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The Portrait of a Lady — Volume 1 by Henry James
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The Portrait of a Lady

by Henry James



"The Portrait of a Lady" was, like "Roderick Hudson," begun in
Florence, during three months spent there in the spring of 1879.
Like "Roderick" and like "The American," it had been
designed for publication in "The Atlantic Monthly," where it
began to appear in 1880. It differed from its two predecessors,
however, in finding a course also open to it, from month to
month, in "Macmillan's Magazine"; which was to be for me one of
the last occasions of simultaneous "serialisation" in the two
countries that the changing conditions of literary intercourse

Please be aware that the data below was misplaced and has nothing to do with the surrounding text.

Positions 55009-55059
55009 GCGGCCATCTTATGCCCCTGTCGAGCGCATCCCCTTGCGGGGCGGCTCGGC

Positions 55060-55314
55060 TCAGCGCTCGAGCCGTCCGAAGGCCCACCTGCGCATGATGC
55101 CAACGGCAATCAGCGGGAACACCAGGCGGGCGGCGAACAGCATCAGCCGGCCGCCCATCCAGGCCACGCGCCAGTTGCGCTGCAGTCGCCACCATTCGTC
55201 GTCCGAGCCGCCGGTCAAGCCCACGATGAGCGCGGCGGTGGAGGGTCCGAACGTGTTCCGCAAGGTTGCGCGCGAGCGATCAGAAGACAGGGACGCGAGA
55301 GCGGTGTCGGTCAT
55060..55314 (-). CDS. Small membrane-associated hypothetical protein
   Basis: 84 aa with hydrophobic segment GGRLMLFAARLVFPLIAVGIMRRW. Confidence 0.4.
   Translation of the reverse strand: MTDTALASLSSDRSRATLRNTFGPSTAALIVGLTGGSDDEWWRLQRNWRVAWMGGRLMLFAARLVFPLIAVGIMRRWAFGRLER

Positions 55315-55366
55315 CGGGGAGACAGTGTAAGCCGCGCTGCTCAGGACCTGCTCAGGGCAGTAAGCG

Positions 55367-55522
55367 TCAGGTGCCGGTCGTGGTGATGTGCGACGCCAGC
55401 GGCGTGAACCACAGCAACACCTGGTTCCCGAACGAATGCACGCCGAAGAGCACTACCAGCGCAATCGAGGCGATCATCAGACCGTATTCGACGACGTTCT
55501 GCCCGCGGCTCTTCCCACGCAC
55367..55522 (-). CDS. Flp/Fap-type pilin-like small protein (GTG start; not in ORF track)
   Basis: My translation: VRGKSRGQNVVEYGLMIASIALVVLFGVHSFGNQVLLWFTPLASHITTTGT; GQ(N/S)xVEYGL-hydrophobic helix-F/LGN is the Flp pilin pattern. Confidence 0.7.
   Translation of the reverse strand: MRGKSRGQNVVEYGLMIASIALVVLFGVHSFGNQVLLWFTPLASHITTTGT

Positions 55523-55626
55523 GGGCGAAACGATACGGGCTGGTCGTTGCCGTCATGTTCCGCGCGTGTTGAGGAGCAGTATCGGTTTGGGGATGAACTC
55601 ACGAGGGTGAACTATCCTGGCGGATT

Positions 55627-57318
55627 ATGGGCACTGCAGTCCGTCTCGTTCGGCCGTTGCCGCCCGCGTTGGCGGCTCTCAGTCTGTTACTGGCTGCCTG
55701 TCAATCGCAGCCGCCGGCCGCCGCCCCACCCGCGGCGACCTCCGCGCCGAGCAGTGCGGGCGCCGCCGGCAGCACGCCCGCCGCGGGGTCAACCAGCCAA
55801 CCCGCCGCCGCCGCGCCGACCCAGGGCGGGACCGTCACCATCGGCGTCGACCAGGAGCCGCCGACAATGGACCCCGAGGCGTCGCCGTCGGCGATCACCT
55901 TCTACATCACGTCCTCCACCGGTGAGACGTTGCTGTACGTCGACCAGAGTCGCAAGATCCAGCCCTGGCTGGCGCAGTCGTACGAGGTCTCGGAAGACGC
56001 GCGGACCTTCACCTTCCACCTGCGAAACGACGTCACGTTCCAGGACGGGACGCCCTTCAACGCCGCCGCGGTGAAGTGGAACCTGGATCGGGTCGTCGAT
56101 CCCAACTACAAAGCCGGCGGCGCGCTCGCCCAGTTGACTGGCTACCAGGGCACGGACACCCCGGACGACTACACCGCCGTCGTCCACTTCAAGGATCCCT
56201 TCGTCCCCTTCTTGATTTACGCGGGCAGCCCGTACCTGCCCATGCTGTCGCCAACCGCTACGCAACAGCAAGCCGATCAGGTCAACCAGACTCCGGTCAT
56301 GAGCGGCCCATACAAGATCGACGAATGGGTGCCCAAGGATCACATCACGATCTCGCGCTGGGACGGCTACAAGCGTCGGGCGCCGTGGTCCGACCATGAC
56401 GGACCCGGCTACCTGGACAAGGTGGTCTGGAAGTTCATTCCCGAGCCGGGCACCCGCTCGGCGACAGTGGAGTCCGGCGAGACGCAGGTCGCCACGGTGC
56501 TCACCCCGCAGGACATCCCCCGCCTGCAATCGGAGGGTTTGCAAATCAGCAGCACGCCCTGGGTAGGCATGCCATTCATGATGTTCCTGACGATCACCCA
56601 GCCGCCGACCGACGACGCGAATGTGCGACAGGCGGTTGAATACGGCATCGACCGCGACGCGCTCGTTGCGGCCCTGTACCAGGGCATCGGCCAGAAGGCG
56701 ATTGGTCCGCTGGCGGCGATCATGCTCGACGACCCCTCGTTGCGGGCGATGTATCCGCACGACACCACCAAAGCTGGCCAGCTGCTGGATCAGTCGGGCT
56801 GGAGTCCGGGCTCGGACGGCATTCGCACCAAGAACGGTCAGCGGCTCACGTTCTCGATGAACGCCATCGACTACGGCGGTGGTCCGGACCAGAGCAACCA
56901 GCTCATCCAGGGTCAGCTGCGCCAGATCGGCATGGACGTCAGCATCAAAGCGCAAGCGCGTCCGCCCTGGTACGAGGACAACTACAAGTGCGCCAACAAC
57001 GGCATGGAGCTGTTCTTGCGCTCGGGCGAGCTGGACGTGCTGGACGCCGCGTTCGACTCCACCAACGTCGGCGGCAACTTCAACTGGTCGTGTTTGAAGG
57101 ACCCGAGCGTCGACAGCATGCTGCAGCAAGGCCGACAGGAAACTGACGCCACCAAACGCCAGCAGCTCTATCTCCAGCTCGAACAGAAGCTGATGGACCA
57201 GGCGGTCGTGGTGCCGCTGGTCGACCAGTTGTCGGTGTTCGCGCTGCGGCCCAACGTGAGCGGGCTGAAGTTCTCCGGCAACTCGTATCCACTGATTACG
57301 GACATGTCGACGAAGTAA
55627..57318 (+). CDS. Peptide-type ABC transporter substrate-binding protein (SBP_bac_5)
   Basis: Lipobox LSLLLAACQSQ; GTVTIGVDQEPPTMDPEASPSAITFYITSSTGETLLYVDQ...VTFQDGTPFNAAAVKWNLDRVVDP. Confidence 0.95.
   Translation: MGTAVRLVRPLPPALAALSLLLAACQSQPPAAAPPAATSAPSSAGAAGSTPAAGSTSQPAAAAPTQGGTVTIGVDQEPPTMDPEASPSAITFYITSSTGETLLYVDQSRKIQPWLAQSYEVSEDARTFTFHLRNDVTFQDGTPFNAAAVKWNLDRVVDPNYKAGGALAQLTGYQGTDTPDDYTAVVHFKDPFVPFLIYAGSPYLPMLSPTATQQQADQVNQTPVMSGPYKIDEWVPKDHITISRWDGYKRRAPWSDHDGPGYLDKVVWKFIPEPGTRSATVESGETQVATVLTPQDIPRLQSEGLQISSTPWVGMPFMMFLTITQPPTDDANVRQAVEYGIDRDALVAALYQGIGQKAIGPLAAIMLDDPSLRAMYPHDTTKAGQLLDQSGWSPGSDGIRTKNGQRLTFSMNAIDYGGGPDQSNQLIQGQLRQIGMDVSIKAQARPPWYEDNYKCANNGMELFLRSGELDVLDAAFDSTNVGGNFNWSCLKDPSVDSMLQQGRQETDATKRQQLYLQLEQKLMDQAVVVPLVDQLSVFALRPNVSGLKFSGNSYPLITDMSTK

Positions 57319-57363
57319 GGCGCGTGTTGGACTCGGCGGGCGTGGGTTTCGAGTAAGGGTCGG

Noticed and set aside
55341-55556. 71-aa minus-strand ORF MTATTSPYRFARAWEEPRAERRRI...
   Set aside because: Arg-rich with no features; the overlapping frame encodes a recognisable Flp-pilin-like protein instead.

between England and the United States had up to then left
unaltered. It is a long novel, and I was long in writing it; I
remember being again much occupied with it, the following year,
during a stay of several weeks made in Venice. I had rooms on
Riva Schiavoni, at the top of a house near the passage leading
off to San Zaccaria; the waterside life, the wondrous lagoon
spread before me, and the ceaseless human chatter of Venice came
in at my windows, to which I seem to myself to have been
constantly driven, in the fruitless fidget of composition, as if
to see whether, out in the blue channel, the ship of some right